IPRS tries to derail enquiry into its affairs, loses battle in Bombay High Court

The Indian Performing Rights Society (IPRS) continues on its litigation streak by challenging government orders and bothering parties with impunity (last heard, IPRS was demanding hefty royalties from the Indian railways). This time though IPRS was at the receiving end, when the Bombay High Court  rejected IPRS’ challenge to an enquiry instituted by the Department of Higher Education, Copyright Office into its allegedly dishonest practices. Not only did IPRS file writ petitions to quash the order instituting the enquiry, but also sought to restrain the Copyright Office in the future from making orders to investigate into IPRS’ affairs. The thrust of IPRS’ contention was that the Central government had no jurisdiction to make a prima facie opinion on IPRS’ conduct – a power conferred to it through the Copyright Act, since IPRS had de-registered itself as a copyright society.

Readers may recall that we’d earlier reported about this society being served with show cause notices from the central government to investigate its practices (to quickly skim through IPRS’ chequered history, you may read Prashant’s concise post here).

The Court found IPRS’ petitions to be premature and lacking in merit, and dismissed them. The judgment was passed by Justice Colabawala and Chief Justice C J Shah. You may read the judgment here.

Hat tip to Khimani and Associates for bringing the judgment to our attention. The law firm represented Javed Akhtar, Lalit Pandit (of the Jatin-Latin fame) and Milind Srivastava (of the Anand-Milind fame).

IPRS v. Union of India and Ors. & Hasan Kamal v. Union of India

(Writ Petition no. 2384/2014 with 2236/2014)

The Government order dated 27 February, 2014 observed that it was necessary to make an enquiry into the alleged irregularities of IPRS. The impugned government order was a consequence of two show cause notices issued to IPRS (which were presumed buried) based on  several complaints from composers, including prominent names like Javed Akhtar, Lalit Pandit and Milind Srivastava. The petition reveals that IPRS conveniently collected licensing fees from users, but denied composers their dues – a figure that ran into several hundred crore rupees.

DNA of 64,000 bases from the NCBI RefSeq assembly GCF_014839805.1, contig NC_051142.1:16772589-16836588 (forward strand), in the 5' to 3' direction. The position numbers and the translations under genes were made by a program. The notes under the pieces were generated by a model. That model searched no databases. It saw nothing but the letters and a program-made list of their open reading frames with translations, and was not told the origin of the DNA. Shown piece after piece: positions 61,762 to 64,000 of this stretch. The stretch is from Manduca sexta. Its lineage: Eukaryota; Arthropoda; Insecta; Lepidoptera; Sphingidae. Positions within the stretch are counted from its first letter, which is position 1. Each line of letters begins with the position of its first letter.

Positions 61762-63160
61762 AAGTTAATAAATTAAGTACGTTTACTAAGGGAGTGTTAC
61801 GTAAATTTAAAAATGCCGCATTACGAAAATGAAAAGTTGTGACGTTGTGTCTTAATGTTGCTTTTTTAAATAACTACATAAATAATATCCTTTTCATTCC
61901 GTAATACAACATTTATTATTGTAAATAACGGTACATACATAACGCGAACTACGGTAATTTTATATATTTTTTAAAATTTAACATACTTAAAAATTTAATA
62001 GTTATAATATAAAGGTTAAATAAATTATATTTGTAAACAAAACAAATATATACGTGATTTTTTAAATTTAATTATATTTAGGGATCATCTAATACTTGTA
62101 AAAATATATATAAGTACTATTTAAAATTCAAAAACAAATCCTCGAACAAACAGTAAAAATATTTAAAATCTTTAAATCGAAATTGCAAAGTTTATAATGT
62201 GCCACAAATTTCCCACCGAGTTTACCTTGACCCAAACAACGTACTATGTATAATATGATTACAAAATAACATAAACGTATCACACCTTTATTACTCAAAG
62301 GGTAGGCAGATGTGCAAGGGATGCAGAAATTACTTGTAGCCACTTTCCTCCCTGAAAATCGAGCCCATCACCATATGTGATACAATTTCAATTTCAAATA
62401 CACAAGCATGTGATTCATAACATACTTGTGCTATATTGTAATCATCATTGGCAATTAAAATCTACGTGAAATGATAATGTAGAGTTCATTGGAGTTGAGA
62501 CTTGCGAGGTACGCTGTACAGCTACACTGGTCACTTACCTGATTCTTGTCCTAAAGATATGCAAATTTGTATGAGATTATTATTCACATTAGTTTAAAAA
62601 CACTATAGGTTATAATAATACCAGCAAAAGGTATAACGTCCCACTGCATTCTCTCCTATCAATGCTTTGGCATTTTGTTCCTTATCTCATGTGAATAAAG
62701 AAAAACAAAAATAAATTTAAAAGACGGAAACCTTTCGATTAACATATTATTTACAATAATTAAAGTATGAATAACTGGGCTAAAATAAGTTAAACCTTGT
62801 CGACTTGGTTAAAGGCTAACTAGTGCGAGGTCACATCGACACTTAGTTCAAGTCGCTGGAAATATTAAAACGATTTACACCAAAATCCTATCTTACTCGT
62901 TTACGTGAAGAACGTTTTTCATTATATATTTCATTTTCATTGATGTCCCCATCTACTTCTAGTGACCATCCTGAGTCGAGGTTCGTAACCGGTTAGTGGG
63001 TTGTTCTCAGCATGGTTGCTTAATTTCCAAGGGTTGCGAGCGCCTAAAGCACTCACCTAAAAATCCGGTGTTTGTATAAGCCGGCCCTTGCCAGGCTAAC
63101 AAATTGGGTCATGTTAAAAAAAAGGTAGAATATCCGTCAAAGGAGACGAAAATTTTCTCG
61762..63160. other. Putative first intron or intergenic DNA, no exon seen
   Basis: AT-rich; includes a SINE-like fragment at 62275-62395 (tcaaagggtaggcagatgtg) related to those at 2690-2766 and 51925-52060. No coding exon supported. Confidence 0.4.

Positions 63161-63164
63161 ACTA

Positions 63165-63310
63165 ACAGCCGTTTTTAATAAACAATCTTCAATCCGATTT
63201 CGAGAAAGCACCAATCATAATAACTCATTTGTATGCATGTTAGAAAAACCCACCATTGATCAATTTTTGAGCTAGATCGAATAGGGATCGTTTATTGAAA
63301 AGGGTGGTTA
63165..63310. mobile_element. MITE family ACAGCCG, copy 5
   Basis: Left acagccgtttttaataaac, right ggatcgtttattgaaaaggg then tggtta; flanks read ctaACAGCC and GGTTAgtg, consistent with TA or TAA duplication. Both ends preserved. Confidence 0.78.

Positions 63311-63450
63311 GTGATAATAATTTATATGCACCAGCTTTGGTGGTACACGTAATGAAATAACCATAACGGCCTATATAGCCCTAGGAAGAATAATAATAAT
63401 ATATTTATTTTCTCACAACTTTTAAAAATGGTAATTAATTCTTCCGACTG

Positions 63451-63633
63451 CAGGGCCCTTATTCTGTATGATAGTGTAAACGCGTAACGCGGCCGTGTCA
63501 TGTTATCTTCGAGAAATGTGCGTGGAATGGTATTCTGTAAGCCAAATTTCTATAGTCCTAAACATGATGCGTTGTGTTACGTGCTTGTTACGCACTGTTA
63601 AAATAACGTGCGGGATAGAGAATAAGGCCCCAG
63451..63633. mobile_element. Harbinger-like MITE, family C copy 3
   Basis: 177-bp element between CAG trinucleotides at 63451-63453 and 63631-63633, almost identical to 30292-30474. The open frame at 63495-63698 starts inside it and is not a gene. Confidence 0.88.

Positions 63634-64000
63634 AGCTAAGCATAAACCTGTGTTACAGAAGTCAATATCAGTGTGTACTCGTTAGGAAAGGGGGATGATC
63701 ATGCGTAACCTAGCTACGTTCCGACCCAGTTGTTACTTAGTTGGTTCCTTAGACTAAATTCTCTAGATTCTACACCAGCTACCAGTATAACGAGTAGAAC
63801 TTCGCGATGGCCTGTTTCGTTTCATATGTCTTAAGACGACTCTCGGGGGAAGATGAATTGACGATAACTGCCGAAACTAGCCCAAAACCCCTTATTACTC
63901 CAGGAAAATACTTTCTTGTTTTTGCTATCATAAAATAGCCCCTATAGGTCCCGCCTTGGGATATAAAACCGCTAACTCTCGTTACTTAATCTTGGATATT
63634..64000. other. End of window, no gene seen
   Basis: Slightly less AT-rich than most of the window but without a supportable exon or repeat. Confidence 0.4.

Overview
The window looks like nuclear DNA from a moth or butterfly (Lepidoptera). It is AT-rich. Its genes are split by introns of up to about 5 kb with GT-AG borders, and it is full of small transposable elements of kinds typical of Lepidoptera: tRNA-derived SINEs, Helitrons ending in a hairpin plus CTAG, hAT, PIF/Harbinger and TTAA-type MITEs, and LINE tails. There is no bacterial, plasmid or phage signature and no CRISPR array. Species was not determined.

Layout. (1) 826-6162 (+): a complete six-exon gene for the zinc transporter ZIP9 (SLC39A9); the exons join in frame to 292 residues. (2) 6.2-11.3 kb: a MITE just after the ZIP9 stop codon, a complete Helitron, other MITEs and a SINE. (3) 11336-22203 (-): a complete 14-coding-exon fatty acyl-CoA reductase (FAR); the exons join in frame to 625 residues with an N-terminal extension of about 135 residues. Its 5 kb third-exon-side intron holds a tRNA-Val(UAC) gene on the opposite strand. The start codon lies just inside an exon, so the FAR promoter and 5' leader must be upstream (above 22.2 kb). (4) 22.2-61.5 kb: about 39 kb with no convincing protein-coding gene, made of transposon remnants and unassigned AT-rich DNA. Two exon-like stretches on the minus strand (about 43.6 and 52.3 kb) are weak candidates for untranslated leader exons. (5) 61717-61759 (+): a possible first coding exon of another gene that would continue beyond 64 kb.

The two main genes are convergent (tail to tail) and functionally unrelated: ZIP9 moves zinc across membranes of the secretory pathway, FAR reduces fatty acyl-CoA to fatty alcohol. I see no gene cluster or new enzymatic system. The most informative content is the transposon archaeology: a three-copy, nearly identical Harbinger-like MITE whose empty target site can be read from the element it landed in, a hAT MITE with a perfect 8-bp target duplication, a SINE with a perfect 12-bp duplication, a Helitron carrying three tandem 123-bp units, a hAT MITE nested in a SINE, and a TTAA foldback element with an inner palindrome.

The irregularities ranged from non-distribution of royalties, illegal sub-licensing of royalties, illegal transfer of mechanical rights and ring-tones royalties to another copyright society- PPL and lastly, forging signatures and misrepresentation to the Ministry of HRD. All these acts were violative of sections 33-35 of the Copyright Act, 1957.

Taking cognizance of these reported violations, the Government proceeded to appoint Justice Shri Mukul Mudgal as the enquiry officer, set out the terms of reference of the enquiry into the irregularities, and also asked for suggested measures to improve administration of IPRS.

Contentions of the parties

Firstly, IPRS argued that Rule 50 of Copyright Rule, 2013 provides for the appointment of an office above the rank of Deputy Secretary to the Government of India for the purposes of this enquiry. Therefore, IPRS contended that the appointment of a former Chief Justice of the Punjab and Haryana High Court was not in compliance with the provisions of the Act.